by Nick Hadnutt, Curator, Archaeology, Queensland Museum
Like many people around the world, I start my day with a coffee. I drink it, I enjoy it and I forget about it. We have so many options to choose from – flavour, origin of beans, types of beans and how they are grown.
This International Coffee Day (celebrated annually on 1 October), I was inspired to try a different brew… one that I have come across in many of the historical archaeology assemblages I have excavated across Queensland – the ubiquitous Coffee and Chicory Essence.
Coffee and Chicory Essence is a concoction of coffee, caramel and chicory, used to produce a sweetened coffee-flavoured syrup. In the archaeological record, we often find glass bottles that once contained the mixture; however, a quick scout through the museum’s collection demonstrates that it also came tinned in a granular form. Primarily used in cooking as a coffee flavour substitute, it can also replace ground coffee for a tasty sweet brew.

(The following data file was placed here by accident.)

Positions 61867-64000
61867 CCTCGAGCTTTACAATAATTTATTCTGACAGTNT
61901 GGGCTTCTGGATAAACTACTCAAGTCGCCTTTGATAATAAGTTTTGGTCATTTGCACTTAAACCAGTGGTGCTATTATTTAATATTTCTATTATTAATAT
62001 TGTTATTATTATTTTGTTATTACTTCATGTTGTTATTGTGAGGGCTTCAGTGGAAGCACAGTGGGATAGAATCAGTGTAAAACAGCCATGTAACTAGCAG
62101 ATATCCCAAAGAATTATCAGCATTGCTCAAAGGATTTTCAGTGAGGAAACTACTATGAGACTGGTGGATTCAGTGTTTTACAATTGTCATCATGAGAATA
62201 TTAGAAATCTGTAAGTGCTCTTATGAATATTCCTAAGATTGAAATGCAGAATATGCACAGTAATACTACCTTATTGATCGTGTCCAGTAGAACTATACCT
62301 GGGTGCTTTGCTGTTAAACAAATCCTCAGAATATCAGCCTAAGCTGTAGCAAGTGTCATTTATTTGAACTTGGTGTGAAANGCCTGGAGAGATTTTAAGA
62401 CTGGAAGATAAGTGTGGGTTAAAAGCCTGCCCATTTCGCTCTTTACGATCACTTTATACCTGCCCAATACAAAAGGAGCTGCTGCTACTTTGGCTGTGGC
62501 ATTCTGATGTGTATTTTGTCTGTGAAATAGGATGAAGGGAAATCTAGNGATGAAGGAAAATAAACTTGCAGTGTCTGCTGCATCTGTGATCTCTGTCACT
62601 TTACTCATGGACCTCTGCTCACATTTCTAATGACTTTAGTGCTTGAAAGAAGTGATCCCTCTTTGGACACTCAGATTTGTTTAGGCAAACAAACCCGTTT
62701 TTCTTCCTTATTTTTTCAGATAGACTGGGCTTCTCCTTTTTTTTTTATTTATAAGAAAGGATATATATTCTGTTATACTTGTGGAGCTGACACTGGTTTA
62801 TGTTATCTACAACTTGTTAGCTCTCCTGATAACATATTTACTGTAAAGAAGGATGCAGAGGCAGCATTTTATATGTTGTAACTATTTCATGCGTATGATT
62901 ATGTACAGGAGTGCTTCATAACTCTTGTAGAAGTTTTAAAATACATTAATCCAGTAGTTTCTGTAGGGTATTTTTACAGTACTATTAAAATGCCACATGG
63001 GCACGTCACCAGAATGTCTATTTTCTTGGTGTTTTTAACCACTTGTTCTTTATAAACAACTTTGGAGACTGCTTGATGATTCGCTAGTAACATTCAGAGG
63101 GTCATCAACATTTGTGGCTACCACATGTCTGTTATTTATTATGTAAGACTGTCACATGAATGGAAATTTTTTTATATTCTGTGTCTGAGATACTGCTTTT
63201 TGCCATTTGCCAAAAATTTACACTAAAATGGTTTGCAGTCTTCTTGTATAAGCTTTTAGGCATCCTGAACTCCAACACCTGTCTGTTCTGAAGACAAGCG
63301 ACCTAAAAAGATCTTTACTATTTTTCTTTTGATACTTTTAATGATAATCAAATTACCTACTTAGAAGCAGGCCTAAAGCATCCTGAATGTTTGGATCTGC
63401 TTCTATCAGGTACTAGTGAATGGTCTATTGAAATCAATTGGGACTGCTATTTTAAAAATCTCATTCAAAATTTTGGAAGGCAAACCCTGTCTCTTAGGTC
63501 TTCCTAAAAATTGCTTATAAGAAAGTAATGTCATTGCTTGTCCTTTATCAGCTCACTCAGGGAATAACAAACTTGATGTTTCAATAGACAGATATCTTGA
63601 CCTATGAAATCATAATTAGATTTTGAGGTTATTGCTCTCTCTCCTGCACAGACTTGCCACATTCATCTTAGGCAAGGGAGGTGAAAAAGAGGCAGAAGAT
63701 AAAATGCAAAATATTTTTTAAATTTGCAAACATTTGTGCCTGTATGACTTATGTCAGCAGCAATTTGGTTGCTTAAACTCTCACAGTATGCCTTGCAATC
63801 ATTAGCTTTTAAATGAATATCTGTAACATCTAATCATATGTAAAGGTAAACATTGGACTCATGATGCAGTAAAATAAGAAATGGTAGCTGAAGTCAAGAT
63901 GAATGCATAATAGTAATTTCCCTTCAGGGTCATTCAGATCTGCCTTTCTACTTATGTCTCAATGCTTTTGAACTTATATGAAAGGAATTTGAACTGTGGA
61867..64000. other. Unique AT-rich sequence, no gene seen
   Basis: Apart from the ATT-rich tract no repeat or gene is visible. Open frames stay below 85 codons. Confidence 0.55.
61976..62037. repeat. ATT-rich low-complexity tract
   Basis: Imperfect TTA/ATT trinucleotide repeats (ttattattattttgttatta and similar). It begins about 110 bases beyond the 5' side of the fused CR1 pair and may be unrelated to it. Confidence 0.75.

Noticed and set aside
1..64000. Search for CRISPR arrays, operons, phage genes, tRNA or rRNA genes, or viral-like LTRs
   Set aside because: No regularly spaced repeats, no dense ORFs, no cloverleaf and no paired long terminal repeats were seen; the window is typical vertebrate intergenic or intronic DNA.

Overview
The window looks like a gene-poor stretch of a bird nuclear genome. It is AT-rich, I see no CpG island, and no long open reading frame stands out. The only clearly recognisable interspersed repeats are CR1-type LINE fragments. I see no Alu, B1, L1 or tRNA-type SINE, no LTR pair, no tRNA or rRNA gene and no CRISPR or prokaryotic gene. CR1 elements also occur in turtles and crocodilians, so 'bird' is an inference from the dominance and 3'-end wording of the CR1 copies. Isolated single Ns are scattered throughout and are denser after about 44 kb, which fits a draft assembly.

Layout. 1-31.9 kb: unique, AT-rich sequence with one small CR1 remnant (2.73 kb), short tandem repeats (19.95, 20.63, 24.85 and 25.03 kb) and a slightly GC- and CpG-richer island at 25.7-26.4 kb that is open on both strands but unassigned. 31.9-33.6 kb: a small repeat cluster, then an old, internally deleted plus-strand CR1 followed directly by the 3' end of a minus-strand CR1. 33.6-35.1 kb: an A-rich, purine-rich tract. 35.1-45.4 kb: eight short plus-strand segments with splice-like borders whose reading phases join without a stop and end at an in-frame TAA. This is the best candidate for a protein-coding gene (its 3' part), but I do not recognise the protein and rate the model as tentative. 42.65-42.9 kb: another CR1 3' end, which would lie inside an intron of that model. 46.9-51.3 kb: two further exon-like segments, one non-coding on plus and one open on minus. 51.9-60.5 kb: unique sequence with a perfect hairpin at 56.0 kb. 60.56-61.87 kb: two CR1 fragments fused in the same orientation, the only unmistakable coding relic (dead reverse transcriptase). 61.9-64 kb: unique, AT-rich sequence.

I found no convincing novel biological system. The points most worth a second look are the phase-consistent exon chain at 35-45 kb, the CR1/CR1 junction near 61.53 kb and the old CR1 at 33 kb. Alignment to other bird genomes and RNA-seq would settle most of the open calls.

The shelf life is measured in years and this perhaps indicates why it was so popular – as well as the flavour! When the corner store is many kilometres away and possibly reliant on stock being shipped from across the world or freighted in by wagon, having something that is portable, tasty, long-lasting and able to be used in a variety of ways makes a lot of sense.
So this week, I wandered down to my local grocery store and was able to purchase a bottle of the syrup (in the baking aisle) so have a try yourself – just add Coffee and Chicory Essence to a little (or a lot) of milk and hot water and enjoy!
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